Saturday, 06 March 2021
Italy had its highest number of fatalities since World War II last year, registering 746,146 deaths, 15% more than the annual average for 2015-2019, the Italian statistical office, ISTAT, said in Rome on Friday.
The country of 60 million inhabitants was hit by a first wave of the coronavirus at the end of February 2020, and the latest figures from the authorities focus on mortality between March and December.
During the 10-month period, the death toll was 20% higher than in the corresponding periods from 2015 to 2019. This does not mean, however, that the increase was directly linked to COVID-19. The experts stress that it could also be linked to the saturation of hospitals.
The health authorities reported 24,000 new infections in 24 hours on Friday, bringing the country’s cumulative total to over three million. That figure is expected to be lower than the real number since many people show few or no symptoms or do not go for testing. In the latest 24-hour period, 297 people died from COVID in Italy.
The situation is worsening and, on Friday, Health Minister Roberto Speranza announced that Italy would be stepping up the fight against the pandemic, imposing new restrictions in three regions. From Monday, Friuli-Venetia Guilia and Venetia in the north will be downgraded from yellow (average risk) to orange (moderate risk), while Campania, which includes Naples, will be coded red (high-risk).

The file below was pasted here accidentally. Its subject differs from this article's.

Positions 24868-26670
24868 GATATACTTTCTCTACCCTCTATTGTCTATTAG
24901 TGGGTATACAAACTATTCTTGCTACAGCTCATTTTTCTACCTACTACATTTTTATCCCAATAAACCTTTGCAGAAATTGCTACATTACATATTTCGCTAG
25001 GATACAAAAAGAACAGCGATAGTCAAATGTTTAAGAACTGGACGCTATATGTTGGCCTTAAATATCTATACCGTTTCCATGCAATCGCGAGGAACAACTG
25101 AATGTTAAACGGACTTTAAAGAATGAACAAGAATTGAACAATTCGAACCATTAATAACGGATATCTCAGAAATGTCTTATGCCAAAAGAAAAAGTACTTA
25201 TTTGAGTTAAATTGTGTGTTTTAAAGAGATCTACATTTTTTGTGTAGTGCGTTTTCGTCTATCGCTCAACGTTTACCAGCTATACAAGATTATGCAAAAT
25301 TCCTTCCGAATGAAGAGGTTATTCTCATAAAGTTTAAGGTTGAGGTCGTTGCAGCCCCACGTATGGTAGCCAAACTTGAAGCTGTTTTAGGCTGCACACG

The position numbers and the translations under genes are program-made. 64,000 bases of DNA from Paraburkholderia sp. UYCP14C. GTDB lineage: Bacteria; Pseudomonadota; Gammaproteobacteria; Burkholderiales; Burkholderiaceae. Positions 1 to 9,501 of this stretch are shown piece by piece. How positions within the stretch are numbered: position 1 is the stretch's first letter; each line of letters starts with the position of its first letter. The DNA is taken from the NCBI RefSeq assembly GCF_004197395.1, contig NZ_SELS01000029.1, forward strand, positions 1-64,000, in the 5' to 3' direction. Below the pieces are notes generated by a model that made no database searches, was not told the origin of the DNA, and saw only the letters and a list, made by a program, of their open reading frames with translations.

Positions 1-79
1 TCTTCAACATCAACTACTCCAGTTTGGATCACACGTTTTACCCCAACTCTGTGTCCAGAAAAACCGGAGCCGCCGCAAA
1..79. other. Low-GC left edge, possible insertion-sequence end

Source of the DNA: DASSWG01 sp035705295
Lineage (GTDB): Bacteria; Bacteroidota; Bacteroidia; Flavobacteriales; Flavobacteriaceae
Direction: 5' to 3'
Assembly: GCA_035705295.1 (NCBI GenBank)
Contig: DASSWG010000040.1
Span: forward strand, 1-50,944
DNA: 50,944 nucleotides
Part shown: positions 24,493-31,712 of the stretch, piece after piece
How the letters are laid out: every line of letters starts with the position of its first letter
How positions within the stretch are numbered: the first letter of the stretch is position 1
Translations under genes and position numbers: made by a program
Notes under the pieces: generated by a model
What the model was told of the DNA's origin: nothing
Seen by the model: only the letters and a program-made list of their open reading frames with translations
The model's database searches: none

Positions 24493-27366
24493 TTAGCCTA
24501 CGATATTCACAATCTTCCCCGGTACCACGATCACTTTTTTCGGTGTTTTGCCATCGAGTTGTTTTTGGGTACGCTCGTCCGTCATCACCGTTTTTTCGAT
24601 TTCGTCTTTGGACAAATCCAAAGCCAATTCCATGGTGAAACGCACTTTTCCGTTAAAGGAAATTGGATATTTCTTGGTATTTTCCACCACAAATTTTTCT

The measures come as the Higher Institute of Health, ISS, which advises the Government on its fight against COVID-19, stressed on Friday that the reproduction rate – the speed at which the virus spreads – had topped the critical ceiling of 1.0 for the first time and was now 1.06.
Rates above 1.0 imply that the epidemic is worsening since they mean that each infected person spreads the infection to more than one other person, on average.
Restrictions vary from region to region, with the strictest in red zones, where bars, restaurants, schools and creches are closed, and travel is prohibited except for work or health reasons.
The Brussels Times